The sun finally snuck through the overcast sky Saturday afternoon at Yale Field, but the thermometer wouldn’t budge. In the cold temperatures and brisk winds, the resilient Penn pitchers and batters left the languid Bulldogs numb.

The Elis (7-18, 1-5 Ivy) took an early 4-0 lead in the first game, but that would be their only point of glory on the day. The Quakers (12-12, 6-4) stormed back to tie the game at six apiece and kept the momentum going with a six-run offensive outpouring in the top of the first extra inning. The listless Bulldogs had no answer and lost, 12-6.

“It’s not like we were giving up,” captain Justin Ankney ’07 said in reference to the six-run deficit. “But you know it’s going to be a tough one to pull out at that point. We never should have been in [the extra inning] in the first place. We had a really good chance to win the game in the bottom of the seventh.”

Penn’s momentum seemed to carry them through Game Two. Quaker pitcher Jim Birmingham pitched a complete game and gave up only one run on five hits. The Penn bats got hot late in the game, including a devastating five-run seventh. The Elis again had no answer at the plate, on the mound or in the field and fell, 9-1.

“[Birmingham] went out there and beat us,” third baseman Pedro Obregon ’07 said. “With a soft throwing lefty, guys were trying to pull the ball instead of just hitting it at the second baseman’s head.”

The Bulldogs batted a combined 13-55 (.236) in the two games — well below their season average — and catcher Ryan Lavarnway ’09 also saw his 25-game hitting streak snapped after he went 0-2 in the opener against the Quakers.

Charles Bush ’09 was the only person who could get anything going at the plate. He finished 4-7 with a couple of RBIs over both games. But Bush’s success at the plate was offset somewhat by his performance in the field. Bush committed three errors in Game Two, adding to a dismal display in the field by the team as a whole. The Elis tallied eight errors in the two games and did little to instill confidence in the pitchers they were supporting.

“We have to do better than that,” Ankney said. “It’s almost impossible to have that many errors and win games. It’s basically inexcusable.”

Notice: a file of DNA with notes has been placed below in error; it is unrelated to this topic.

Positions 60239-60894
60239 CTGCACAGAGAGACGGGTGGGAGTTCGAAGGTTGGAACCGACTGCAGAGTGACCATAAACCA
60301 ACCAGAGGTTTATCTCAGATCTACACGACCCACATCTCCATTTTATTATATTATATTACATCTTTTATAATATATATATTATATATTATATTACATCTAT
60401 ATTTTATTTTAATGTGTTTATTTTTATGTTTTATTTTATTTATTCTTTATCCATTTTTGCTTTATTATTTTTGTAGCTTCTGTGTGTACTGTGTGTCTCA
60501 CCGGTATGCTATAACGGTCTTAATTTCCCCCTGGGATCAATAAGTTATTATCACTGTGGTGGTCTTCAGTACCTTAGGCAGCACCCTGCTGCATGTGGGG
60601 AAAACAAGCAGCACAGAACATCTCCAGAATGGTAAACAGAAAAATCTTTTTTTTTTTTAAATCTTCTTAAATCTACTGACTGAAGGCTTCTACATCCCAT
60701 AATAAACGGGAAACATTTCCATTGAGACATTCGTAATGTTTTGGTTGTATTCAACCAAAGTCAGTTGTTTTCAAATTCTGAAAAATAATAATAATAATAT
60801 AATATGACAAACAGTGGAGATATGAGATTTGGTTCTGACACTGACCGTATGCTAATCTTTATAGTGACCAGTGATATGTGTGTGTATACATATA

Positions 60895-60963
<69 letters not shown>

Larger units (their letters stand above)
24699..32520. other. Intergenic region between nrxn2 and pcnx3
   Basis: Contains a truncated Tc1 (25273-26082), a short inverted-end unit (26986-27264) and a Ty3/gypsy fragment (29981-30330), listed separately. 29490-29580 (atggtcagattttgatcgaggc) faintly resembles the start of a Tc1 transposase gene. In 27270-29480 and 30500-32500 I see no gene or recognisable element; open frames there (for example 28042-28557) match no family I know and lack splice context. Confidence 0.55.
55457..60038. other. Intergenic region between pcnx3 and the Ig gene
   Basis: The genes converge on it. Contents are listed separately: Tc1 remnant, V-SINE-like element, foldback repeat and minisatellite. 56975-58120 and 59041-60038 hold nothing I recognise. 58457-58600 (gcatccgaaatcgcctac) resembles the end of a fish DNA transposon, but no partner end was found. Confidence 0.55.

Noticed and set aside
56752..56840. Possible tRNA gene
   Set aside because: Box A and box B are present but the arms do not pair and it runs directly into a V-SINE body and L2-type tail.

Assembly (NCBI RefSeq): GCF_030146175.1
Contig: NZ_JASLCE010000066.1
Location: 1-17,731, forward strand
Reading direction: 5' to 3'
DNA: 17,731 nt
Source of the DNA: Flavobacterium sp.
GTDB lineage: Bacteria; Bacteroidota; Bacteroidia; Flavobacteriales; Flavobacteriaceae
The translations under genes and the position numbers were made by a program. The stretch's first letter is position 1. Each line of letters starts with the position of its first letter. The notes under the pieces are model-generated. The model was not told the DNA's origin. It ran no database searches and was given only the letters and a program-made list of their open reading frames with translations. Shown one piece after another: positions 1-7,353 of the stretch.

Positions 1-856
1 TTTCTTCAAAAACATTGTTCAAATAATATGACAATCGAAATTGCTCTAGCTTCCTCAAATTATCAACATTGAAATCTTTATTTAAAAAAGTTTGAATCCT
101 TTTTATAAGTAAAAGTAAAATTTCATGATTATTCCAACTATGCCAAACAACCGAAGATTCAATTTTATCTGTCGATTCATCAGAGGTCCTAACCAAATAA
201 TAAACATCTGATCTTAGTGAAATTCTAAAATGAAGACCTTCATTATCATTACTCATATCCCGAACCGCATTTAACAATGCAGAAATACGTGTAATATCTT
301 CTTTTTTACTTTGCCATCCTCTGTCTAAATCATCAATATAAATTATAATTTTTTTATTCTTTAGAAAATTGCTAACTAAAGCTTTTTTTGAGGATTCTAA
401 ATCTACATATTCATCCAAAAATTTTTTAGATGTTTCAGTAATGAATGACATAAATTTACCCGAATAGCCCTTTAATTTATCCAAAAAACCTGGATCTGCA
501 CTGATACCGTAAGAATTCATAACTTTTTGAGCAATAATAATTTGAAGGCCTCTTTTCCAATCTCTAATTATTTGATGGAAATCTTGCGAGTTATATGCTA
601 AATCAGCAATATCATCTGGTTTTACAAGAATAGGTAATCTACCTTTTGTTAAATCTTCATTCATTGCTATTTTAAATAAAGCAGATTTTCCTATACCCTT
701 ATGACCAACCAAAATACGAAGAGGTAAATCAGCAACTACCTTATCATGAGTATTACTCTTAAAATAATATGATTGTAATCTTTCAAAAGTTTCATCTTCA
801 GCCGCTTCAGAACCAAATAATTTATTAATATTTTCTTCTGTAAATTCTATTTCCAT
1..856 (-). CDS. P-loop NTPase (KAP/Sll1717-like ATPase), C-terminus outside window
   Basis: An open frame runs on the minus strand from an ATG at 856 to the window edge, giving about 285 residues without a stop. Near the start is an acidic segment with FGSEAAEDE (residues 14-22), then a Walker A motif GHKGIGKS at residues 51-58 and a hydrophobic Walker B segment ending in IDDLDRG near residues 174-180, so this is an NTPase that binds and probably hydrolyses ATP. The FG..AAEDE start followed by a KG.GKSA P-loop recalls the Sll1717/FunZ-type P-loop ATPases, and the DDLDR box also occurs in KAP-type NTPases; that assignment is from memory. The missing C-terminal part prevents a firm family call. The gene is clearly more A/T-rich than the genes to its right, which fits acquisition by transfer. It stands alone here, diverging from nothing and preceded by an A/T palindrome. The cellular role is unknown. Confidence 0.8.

The one thing the Elis are not blaming for their losses is the cold. Both teams did, after all, have to play in the same conditions. But several of the players said they recognize the difficulty of competing in the cooler conditions.

“It’s hard to play baseball when it’s 35 degrees,” Obregon said. “But the team that wins is the team that lets the cold affect them less.”

The conditions can be especially tough on the pitchers, who try to stay loose throughout an entire game but have difficulty when temperatures hover around freezing.

“The big problem is trying to get a feel for the ball,” reliever Chris Finneran ’10 said. “It’s hard to get runs on your fastballs, and for your breaking stuff you need to be able to feel the seams with your fingers, which can be hard in the cold.”

That fact made Steve Gilman’s pitch count of 130 especially impressive in Game Two. The starter gave up five runs in just over six innings on the hill.

Finneran said 130 pitches is normally a lot of pitches regardless of the weather, but the count is particularly noteworthy in the cold.

The temperatures actually forced the postponement of Sunday’s games against the Lions of Columbia. Both coaches decided it was in the best interests for their teams to reschedule the games for today. The Lions were sent home Sunday morning and will return to New Haven on Monday morning for the doubleheader.

The Elis will start play at 12:00 p.m. and will most likely have used the day off to reflect on the games against Penn.

“This is good for the team,” Obregon said. “It will give us some time to rest and relax. Maybe too, Columbia will be tired from the two bus rides.”